In the same Putco bus with him was Morongwa Maake, also a schoolteacher, from Pele Primary School in Soshanguve. She knows no other life but the church.

Their buses were swarmed by hawkers peddling all sorts of wares from tea, fruits to cooked food.

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They sang loudly in the buses.

Fast-forward to the present, things are different.

Putco had bookings made for the Moria pilgrimage.

The bus company has been plying the route for 30 years now, says Matlakala Motloung, business development and marketing executive at Larimar Management Services, who handle Putco’s affairs.

“There were 451 buses booked,” Motloung said.

Among the overheads incurred to prepare for the cancelled pilgrimage, were the mechanical repairs. But it appears this is not money down the drain for Putco: “The buses were serviced in preparation for the pilgrimage, however, there is no material loss from servicing the buses, as they are used for our current operation. A substantial loss will be from the revenue we would have received from hiring

buses.”

But is there a plan to recoup the lost revenue, generally: “We will apply to various funding relief schemes that have been set up to alleviate the plight of businesses that have lost revenue due to Covid-19.”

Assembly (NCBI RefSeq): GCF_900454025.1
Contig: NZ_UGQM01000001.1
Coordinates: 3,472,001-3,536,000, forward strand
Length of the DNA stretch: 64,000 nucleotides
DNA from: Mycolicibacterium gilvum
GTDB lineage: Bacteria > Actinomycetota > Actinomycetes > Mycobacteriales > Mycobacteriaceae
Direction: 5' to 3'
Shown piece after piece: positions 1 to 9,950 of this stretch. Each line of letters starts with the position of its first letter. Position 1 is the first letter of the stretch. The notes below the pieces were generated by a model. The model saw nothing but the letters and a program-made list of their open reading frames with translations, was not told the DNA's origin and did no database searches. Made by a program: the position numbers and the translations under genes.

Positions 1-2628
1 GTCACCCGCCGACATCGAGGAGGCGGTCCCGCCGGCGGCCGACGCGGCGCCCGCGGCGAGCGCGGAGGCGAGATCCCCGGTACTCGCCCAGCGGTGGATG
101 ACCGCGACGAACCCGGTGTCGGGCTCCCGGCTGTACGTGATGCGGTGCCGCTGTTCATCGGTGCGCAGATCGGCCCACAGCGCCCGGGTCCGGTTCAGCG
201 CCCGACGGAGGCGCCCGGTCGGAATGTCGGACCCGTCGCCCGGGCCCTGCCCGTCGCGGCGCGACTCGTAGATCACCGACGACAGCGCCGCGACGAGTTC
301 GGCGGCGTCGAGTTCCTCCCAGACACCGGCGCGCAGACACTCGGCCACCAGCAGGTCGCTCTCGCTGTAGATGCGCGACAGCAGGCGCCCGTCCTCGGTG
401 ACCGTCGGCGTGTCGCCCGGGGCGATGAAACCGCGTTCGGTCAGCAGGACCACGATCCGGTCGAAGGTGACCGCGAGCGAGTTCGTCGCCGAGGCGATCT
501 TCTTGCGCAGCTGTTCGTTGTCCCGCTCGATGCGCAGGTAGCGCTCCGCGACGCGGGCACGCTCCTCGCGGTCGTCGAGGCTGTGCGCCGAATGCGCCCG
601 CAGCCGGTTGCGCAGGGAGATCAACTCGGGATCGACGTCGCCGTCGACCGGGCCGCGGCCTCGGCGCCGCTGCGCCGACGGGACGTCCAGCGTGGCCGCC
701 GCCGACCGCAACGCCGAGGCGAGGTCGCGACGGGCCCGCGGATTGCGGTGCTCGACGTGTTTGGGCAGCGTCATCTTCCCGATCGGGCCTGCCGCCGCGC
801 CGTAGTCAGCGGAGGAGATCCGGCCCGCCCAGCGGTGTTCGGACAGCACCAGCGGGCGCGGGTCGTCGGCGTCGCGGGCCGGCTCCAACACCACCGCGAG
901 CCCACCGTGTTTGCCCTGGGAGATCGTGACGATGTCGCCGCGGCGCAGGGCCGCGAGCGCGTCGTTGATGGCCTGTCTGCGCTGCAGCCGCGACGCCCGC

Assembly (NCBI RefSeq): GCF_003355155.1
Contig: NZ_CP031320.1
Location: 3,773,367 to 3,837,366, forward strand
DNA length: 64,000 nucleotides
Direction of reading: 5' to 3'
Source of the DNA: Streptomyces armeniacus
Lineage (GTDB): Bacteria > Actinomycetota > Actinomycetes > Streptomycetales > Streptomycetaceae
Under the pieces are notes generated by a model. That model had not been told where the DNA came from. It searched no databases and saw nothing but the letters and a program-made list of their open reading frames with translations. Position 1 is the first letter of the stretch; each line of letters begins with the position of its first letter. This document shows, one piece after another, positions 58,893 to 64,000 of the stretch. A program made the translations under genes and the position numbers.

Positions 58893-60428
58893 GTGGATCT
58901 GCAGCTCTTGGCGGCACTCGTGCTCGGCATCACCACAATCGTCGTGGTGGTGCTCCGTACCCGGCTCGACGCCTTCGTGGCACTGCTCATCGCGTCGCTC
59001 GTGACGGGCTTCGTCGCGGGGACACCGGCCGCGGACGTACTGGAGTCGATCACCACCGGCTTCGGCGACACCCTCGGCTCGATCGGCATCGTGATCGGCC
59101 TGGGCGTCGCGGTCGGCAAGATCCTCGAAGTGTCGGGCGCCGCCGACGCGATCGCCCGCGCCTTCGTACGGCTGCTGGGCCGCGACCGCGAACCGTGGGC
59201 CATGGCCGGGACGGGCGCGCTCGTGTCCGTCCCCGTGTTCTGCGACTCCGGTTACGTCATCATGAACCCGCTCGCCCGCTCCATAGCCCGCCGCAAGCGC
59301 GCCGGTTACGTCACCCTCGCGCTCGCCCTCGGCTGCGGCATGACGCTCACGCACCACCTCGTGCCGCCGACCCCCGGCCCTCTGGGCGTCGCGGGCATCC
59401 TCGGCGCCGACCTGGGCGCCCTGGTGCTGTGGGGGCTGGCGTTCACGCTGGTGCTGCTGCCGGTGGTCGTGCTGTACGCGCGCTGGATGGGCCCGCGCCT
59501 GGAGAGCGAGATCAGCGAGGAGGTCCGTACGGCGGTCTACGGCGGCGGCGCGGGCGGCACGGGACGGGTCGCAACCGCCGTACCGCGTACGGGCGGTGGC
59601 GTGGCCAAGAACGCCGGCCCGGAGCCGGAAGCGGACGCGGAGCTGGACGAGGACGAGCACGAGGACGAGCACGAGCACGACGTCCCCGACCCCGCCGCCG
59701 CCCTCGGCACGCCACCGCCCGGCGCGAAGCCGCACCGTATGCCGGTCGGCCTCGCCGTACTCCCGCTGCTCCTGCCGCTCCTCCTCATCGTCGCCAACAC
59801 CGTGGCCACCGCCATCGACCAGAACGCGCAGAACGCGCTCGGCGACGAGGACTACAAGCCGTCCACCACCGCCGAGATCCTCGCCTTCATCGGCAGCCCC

Motloung said for the Moria trip, Putco had prepared as per usual “50 additional staff; consisting of managers/supervisors, workshop mechanics and breakdown crew”.

The cancellation of the Moria trip will not have an impact on the said workers and their jobs because “they are full-time employees”.

Ntsako Nkuna, sales and marketing manager at Protours Coach Charter said the company was in the process of finalising their Moria bookings when the virus hit.

“We have been doing the pilgrimage bookings since 2015,” Nkuna said.

Between their two depots in Gauteng and Western Cape, the company supplies anything between 25-30 buses to the annual church gathering.

“We service our coaches at our in-house workshop facilities at our depots, our vehicles are maintained regularly, pre-tour inspections would have been performed on all vehicles allocated to the service. Unfortunately, I cannot provide you with a specific bill amount,” she said.

How will Protours recoup lost revenue brought about by Moria cancellations?

“It is currently difficult for us to plan based on us not knowing when things will go back to normal. Transport, specifically the charter sector, has been directly affected by the lockdown and new regulations. At the moment, we have been incredibly blessed to be able to assist with the repatriation efforts which has assisted with the lost revenue.”